National Reconciliation Week 2023 is particularly unique. It falls during a historic year, in which Australians are being asked to vote in a referendum to recognise First Peoples.
In this spirit, Swinburne University of Technology has reaffirmed its support for the Uluru Statement from the Heart and its call for the establishment of a First Nations Voice enshrined in the constitution.
Swinburne has a strong and demonstrated commitment to actively driving reconciliation and working with Indigenous communities to create positive impact.
Swinburne’s Pro Vice-Chancellor Indigenous Engagement and proud Wiradjuri man, Professor John Evans, says the proposed Voice to Parliament is an important national reform.
“It marks a significant point in Australia’s maturation as a country looking to be more just and to strengthen its understanding of its Indigenous population,” he says.
“First Nations peoples have a right to expect that their knowledge and experiences are protected by and reflected in policies and programs that govern and determine their futures. This has never been done before and is a key feature of the Voice.
“We welcome this opportunity to unite to create a better future for all Australians – Indigenous and non-Indigenous alike – and believe it is a critical moment for our community to support Aboriginal and Torres Strait Islander recognition and representation,” Professor Evans says.
An ‘important start’ for improving outcomes
Professor Evans emphasises the vital importance of maintaining ongoing dialogue to ensure the Voice functions as intended.
“While the Voice is an important national reform, it will not be perfect to start with. Nothing is perfect, and the pursuit of perfection often prevents us from doing anything.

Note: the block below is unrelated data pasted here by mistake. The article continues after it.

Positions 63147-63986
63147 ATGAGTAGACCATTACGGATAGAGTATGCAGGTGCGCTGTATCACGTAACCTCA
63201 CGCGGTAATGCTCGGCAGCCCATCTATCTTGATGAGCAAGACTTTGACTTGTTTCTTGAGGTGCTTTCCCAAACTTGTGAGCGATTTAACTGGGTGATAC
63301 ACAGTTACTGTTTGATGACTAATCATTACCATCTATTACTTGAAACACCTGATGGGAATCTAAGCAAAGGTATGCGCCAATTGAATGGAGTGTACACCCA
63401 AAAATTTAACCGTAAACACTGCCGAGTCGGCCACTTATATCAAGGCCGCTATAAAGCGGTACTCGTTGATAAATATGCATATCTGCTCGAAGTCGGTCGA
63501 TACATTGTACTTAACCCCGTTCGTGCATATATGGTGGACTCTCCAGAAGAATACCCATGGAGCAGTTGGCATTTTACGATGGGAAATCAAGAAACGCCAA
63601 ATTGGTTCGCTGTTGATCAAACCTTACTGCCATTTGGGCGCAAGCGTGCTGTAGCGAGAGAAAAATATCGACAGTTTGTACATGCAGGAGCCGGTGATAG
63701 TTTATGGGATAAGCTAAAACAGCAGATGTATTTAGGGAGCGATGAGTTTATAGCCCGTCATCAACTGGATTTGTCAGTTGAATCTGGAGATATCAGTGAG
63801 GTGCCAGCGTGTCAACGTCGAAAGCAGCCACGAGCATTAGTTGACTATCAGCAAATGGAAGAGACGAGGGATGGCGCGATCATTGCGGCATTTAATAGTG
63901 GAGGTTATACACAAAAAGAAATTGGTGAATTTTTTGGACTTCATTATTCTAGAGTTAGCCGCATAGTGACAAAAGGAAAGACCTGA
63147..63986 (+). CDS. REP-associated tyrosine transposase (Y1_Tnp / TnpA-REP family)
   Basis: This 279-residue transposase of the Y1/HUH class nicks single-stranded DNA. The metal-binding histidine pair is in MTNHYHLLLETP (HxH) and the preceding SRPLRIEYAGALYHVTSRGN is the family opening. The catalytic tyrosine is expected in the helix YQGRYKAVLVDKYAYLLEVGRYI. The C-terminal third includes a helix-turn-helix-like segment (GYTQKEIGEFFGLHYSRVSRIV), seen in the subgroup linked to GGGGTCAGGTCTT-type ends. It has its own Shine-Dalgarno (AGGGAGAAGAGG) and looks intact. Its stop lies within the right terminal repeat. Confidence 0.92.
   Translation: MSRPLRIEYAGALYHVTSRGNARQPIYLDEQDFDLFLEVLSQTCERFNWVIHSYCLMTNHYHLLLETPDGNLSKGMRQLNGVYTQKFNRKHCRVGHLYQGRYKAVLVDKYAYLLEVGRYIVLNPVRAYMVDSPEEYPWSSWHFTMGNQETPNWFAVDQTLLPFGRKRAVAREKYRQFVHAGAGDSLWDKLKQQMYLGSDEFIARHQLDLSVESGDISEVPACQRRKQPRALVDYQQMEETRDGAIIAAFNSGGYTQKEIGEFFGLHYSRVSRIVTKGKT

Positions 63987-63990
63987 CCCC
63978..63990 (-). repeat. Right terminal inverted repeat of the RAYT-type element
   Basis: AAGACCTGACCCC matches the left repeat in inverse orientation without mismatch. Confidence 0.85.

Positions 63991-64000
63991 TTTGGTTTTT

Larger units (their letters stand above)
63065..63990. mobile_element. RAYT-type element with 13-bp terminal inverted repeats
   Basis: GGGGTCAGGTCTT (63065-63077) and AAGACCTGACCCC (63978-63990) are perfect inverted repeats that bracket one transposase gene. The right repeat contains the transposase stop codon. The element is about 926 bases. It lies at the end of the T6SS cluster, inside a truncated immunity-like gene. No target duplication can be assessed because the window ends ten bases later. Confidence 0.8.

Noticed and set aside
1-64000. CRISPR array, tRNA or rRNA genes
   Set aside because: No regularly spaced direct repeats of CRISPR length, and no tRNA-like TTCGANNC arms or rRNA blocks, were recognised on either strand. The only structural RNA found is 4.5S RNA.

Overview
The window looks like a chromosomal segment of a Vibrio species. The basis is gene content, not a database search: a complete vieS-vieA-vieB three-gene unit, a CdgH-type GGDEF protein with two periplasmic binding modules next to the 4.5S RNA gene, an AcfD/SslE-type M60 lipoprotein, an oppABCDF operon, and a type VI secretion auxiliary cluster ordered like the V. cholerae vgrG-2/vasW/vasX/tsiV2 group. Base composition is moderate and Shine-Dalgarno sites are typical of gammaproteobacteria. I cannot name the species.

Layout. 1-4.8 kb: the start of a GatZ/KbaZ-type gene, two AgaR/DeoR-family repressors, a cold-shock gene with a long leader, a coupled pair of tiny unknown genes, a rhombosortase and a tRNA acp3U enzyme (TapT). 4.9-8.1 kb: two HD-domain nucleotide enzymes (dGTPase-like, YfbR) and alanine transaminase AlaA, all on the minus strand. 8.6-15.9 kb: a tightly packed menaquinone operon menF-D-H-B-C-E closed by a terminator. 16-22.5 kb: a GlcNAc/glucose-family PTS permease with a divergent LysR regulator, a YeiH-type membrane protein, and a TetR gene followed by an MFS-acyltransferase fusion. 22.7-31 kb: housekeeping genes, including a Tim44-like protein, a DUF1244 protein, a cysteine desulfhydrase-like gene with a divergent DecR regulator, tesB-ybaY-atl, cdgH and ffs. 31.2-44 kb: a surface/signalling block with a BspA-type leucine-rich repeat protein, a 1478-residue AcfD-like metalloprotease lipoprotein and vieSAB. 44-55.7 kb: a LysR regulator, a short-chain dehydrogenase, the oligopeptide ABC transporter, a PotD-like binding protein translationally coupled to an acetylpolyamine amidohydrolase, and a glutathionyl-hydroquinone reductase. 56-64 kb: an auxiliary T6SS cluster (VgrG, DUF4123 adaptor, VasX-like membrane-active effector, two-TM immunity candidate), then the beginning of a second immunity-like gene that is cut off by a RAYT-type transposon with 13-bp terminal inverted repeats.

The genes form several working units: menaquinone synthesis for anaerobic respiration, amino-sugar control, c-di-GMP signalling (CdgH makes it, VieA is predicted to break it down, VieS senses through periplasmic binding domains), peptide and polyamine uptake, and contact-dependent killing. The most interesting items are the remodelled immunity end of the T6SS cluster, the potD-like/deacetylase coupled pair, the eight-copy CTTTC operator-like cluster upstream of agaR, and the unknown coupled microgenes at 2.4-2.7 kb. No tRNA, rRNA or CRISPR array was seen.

“There will need to be years of discussion and constant recalibration to make sure the Voice is serving its purpose,” he said.
“But it is an important start to improving outcomes for Australia’s Indigenous population and will be a significant improvement on what we have at the moment.”
Professor Evans offers the following advice to individuals contemplating the decision ahead.
“My advice to people would be to not get caught up in the politics or be distracted by perfection. Look at the Voice for what it is and be critical about how it can be further improved to help our Indigenous population,” he said.
“By maintaining this dialogue, we can ensure that the Voice stays relevant and is in the best interest of our people for generations to come.”
Conscious of varying perspectives within the community, Professor Evans asserts the need for progress.
“While we know there are a range of views on the proposal within our community, we believe that this is an important step forward for our country,” he said.
“We welcome an informed and respectful debate, but support a First Nations Voice enshrined in the constitution, as an organisation that is committed to leadership on reconciliation.”
Swinburne was the first Australian university to achieve ‘Elevate’ status from Reconciliation Australia for its Reconciliation Action Plan and is committed to advancing reconciliation by embedding self-determination, cultural safety and Indigenous knowledges across the university.